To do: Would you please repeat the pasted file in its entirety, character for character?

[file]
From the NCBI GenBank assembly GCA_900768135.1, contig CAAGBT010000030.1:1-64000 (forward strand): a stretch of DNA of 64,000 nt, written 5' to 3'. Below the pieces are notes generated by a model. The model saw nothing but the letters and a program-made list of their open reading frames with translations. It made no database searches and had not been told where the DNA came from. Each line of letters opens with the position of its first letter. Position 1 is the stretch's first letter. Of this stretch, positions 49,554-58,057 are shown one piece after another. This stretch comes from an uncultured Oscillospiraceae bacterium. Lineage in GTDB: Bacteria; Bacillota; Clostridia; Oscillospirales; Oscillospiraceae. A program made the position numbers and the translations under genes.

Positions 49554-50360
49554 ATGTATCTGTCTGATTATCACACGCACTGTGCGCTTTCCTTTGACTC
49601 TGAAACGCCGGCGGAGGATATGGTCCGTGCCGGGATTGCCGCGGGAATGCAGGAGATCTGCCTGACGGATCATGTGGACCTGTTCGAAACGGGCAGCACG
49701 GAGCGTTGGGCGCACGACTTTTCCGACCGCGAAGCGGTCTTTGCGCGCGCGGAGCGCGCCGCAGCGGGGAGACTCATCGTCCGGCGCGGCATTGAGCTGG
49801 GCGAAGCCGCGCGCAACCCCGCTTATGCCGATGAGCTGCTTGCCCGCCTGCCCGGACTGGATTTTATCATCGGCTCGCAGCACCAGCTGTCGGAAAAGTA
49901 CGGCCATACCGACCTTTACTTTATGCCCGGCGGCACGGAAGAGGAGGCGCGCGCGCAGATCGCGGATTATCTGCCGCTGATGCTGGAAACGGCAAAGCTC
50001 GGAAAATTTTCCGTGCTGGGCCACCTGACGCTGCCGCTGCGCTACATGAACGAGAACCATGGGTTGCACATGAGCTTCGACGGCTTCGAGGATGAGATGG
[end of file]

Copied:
From the NCBI GenBank assembly GCA_900768135.1, contig CAAGBT010000030.1:1-64000 (forward strand): a stretch of DNA of 64,000 nt, written 5' to 3'. Below the pieces are notes generated by a model. The model saw nothing but the letters and a program-made list of their open reading frames with translations. It made no database searches and had not been told where the DNA came from. Each line of letters opens with the position of its first letter. Position 1 is the stretch's first letter. Of this stretch, positions 49,554-58,057 are shown one piece after another. This stretch comes from an uncultured Oscillospiraceae bacterium. Lineage in GTDB: Bacteria; Bacillota; Clostridia; Oscillospirales; Oscillospiraceae. A program made the position numbers and the translations under genes.

Positions 49554-50360
49554 ATGTATCTGTCTGATTATCACACGCACTGTGCGCTTTCCTTTGACTC
49601 TGAAACGCCGGCGGAGGATATGGTCCGTGCCGGGATTGCCGCGGGAATGCAGGAGATCTGCCTGACGGATCATGTGGACCTGTTCGAAACGGGCAGCACG
49701 GAGCGTTGGGCGCACGACTTTTCCGACCGCGAAGCGGTCTTTGCGCGCGCGGAGCGCGCCGCAGCGGGGAGACTCATCGTCCGGCGCGGCATTGAGCTGG
49801 GCGAAGCCGCGCGCAACCCCGCTTATGCCGATGAGCTGCTTGCCCGCCTGCCCGGACTGGATTTTATCATCGGCTCGCAGCACCAGCTGTCGGAAAAGTA
49901 CGGCCATACCGACCTTTACTTTATGCCCGGCGGCACGGAAGAGGAGGCGCGCGCGCAGATCGCGGATTATCTGCCGCTGATGCTGGAAACGGCAAAGCTC
50001 GGAAAATTTTCCGTGCTGGGCCACCTGACGCTGCCGCTGCGCTACATGAACGAGAACCATGGGTTGCACATGAGCTTCGACGGCTTCGAGGATGAGATGG